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Pascale’s Pals has a simple objective: making children happy. Although that might sound easy enough, for children battling chronic diseases and spending a lot of time in the hospital, making a child smile can be a pretty hefty goal. Still, Pascale’s Pals has been successful in spreading cheer and happiness during some of the most difficult times of a child’s life.
Sylvie Carpentier established Pascale’s Pals in 1995 after realizing the lack of excitement and joy in her daughter Pascale’s life while she was battling acute lymphoblastic leukemia. Carpentier and a few of her close friends founded Pascale’s Pals Inc. as a nonprofit corporation. Pascale had a relapse in 2000, during which time an anonymous donor provided children waiting for bone marrow transplants with $200 to spend as they pleased. Carpentier saw how Pascale beamed with excitement, and she realized how necessary it was to bring joy to a sick child’s life.
‘It helps them heal’
Through donations, proceeds from a live and silent auction and other fundraisers, Pascale’s Pals provides children at University Women and Children’s Hospital, as well as children at Rusk Rehabilitation Center, with wish baskets that typically run from $700 to $1,000. The wish baskets are primarily given to children suffering from chronic diseases and who will be spending significant time in the hospital. Pascale’s Pals is transparent that it’s a Christian-based organization, and each basket includes an age-appropriate Bible, journal and a special gift the child requests. The organization delivers between 15 to 20 wish baskets a year, and the recipients of the wish baskets are patients who are recommended by social workers at the hospital.
“It started back in the day with Game Boys; that was the big thing,” says Lotta Timberlake, a friend ofCarpentier and partner of Pascale’s Pals. “Now we get requests for trampolines, iPads and computers, just something we can bring them [the children] to lift their spirits and something their parents might not be able to afford. It is important to help the child feel a little bit of happiness because it helps them heal.”
Along with the wish baskets, Pascale’s Pals has made some major donations and renovations to the Women and Children’s Hospital itself; the organization has donated TVs for every room, sleeper beds so parents can sleep next to their children, a playground, a renovated waiting room and a medical machine that acts as a vein viewer and uses a light to show the patient’s veins so children are poked less with needles.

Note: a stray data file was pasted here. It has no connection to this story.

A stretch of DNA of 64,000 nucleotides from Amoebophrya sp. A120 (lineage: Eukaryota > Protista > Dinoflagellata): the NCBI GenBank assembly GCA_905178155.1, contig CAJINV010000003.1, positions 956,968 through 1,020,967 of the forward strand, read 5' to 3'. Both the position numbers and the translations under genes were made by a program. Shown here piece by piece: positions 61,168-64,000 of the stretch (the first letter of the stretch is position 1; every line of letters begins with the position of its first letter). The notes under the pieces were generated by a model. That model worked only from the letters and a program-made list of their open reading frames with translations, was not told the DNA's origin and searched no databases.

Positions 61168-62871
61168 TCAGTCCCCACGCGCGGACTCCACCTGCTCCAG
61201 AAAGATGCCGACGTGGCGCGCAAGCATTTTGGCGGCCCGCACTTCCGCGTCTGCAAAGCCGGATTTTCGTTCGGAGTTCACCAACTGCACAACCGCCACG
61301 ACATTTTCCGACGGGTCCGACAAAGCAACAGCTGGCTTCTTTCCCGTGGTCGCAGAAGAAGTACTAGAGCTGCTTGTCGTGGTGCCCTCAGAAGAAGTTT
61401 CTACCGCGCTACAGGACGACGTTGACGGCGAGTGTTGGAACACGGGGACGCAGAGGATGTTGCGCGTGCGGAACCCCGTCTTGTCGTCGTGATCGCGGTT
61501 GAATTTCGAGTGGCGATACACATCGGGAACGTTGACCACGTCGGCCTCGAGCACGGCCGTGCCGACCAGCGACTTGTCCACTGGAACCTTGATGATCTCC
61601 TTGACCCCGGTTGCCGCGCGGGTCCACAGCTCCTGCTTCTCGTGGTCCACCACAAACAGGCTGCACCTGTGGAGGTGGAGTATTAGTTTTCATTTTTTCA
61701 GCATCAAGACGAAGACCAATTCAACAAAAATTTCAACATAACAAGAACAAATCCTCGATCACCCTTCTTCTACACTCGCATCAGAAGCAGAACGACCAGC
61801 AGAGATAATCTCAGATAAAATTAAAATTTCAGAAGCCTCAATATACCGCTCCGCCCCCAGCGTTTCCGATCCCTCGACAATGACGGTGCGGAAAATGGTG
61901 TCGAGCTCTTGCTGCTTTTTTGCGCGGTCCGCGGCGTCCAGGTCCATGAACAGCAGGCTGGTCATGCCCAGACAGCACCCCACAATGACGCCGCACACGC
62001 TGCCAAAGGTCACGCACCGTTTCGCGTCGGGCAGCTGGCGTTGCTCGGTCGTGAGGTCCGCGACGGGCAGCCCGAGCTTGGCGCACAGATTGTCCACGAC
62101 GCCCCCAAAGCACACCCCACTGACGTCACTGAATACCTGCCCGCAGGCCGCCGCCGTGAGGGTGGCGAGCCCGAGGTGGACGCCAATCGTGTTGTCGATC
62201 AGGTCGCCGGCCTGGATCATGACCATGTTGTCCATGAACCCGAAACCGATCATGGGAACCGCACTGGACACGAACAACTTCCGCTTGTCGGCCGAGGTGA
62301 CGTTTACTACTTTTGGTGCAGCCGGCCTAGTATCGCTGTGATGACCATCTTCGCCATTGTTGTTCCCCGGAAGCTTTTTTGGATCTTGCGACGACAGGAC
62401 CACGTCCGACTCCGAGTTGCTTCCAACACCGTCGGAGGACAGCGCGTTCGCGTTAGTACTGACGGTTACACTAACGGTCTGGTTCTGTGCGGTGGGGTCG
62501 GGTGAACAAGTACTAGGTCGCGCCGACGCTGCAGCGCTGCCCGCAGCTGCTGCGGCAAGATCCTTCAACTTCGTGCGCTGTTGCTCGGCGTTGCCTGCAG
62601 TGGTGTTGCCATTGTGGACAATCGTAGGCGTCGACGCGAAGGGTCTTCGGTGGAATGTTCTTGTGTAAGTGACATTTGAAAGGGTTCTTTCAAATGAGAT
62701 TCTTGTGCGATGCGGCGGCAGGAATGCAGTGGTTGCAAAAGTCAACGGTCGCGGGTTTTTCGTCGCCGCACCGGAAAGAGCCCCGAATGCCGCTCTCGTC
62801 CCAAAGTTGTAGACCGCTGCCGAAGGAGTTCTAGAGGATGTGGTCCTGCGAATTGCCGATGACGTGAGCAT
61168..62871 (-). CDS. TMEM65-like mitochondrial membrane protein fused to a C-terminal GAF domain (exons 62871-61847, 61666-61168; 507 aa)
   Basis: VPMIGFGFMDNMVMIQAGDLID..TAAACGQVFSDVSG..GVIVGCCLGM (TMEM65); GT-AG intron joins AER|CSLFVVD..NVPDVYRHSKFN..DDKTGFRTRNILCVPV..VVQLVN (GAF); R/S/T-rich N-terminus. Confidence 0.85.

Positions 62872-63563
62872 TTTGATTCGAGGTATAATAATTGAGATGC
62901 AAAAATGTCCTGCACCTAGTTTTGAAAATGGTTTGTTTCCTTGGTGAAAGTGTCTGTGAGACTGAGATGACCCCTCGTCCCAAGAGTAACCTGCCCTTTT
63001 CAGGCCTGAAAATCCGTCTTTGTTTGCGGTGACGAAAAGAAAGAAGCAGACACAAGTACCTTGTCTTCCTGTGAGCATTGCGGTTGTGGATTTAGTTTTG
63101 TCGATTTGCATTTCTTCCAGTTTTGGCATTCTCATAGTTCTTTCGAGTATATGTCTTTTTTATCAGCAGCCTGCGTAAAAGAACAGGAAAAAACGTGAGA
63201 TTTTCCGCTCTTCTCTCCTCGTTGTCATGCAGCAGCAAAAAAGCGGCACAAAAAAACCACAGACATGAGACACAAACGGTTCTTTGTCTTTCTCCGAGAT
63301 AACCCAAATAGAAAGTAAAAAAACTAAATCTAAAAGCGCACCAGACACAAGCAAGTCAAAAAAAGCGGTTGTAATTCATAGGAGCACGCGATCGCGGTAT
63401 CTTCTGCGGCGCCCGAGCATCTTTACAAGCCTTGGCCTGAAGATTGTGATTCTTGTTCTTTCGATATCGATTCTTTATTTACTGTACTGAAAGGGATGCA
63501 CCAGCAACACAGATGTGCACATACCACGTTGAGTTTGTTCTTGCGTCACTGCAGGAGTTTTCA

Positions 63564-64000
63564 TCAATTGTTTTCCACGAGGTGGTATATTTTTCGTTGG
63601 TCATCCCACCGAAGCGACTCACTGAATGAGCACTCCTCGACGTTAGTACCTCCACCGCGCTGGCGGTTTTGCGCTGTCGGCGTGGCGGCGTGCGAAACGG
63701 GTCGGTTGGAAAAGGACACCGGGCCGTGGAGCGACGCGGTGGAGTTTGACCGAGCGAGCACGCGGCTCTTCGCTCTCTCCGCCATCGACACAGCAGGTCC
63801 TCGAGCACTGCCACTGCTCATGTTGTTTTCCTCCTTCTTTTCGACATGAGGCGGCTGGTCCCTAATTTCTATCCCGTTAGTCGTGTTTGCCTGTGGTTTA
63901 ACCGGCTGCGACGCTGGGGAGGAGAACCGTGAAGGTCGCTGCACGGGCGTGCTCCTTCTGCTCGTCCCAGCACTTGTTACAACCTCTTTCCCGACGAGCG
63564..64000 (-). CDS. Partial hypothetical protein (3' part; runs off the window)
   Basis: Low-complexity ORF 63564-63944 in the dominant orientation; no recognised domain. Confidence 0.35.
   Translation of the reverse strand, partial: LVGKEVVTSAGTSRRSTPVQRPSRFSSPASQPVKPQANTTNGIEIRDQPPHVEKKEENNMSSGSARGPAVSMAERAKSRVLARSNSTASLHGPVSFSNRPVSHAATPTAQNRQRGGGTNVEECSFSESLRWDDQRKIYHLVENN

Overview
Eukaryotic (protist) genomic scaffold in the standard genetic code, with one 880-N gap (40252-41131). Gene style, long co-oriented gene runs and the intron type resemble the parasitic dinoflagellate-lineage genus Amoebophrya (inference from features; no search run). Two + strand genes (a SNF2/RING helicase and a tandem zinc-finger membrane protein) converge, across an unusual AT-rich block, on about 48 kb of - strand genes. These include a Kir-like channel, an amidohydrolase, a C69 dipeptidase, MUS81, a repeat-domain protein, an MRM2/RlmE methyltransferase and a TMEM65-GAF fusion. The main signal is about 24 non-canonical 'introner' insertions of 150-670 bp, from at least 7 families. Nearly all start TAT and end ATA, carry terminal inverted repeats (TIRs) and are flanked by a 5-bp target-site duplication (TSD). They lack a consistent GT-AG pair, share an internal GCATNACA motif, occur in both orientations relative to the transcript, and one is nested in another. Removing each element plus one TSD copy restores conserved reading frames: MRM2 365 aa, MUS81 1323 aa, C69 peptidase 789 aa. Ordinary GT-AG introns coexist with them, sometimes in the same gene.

Pascale’s Pals is focused on bringing happiness to children’s lives, and it’s also there to provide financial support and help families that are struggling to meet more practical needs. In the past, the nonprofit has given money for families that need help buying food, airline tickets, propane to heat their homes and, in some situations, funeral costs.
“What’s so unique about Pascale’s Pals it is the one-on-one, immediate assistance that we give,” Timberlake says. “We don’t have to go through a board meeting and this or that. There’s no overhead; every penny we get goes straight to the kids and stays with the kids.”
‘It’s in all of us’
Pascale’s Pals raises money mainly through its live and silent auction held in March. Last year, it had 710 people attend the auction and 50 volunteers helping to run the event. Carpentier and Timberlake both have seen a common trend of former Pascale’s Pals kids growing up and giving back to the organization.
“Last year we had the first kid we helped [in 1995] come to the auction with his baby that he just had,” Carpentier says. “All those families that we had been helped are now helping back. Every year at the auction we get a lab puppy from someone in Cape Girardeau; we have never met the donator, but because we brought a basket to her niece, she wants to helps us out, and that puppy raises around $3,000 every year.”
Pascale’s Pals projects last year at the Women and Children’s Hospital included renovating the neonatal intensive care unit, establishing a courtyard, updating the playground, providing educational materials to patients about hospital items and purchasing books for parents about cystic fibrosis.
“I never thought it would be this big,” Carpentier says. “The first time we all got together, we were doing a bake sale. We have done a lot, but there is still more to do. I’m waiting for the next big project. I would like to redo the playroom; I would like it to be magical.”
Although Carpentier and Timberlake work hard to make the children happy and their lives a bit brighter, both women agree the experience of watching Pascale’s Pals grow makes their lives much brighter as well.
“The whole aspect of being able to give and help, it’s in all of us,” Timberlake says. “For me to have the opportunity to do that, it’s a gift. It’s so fulfilling.”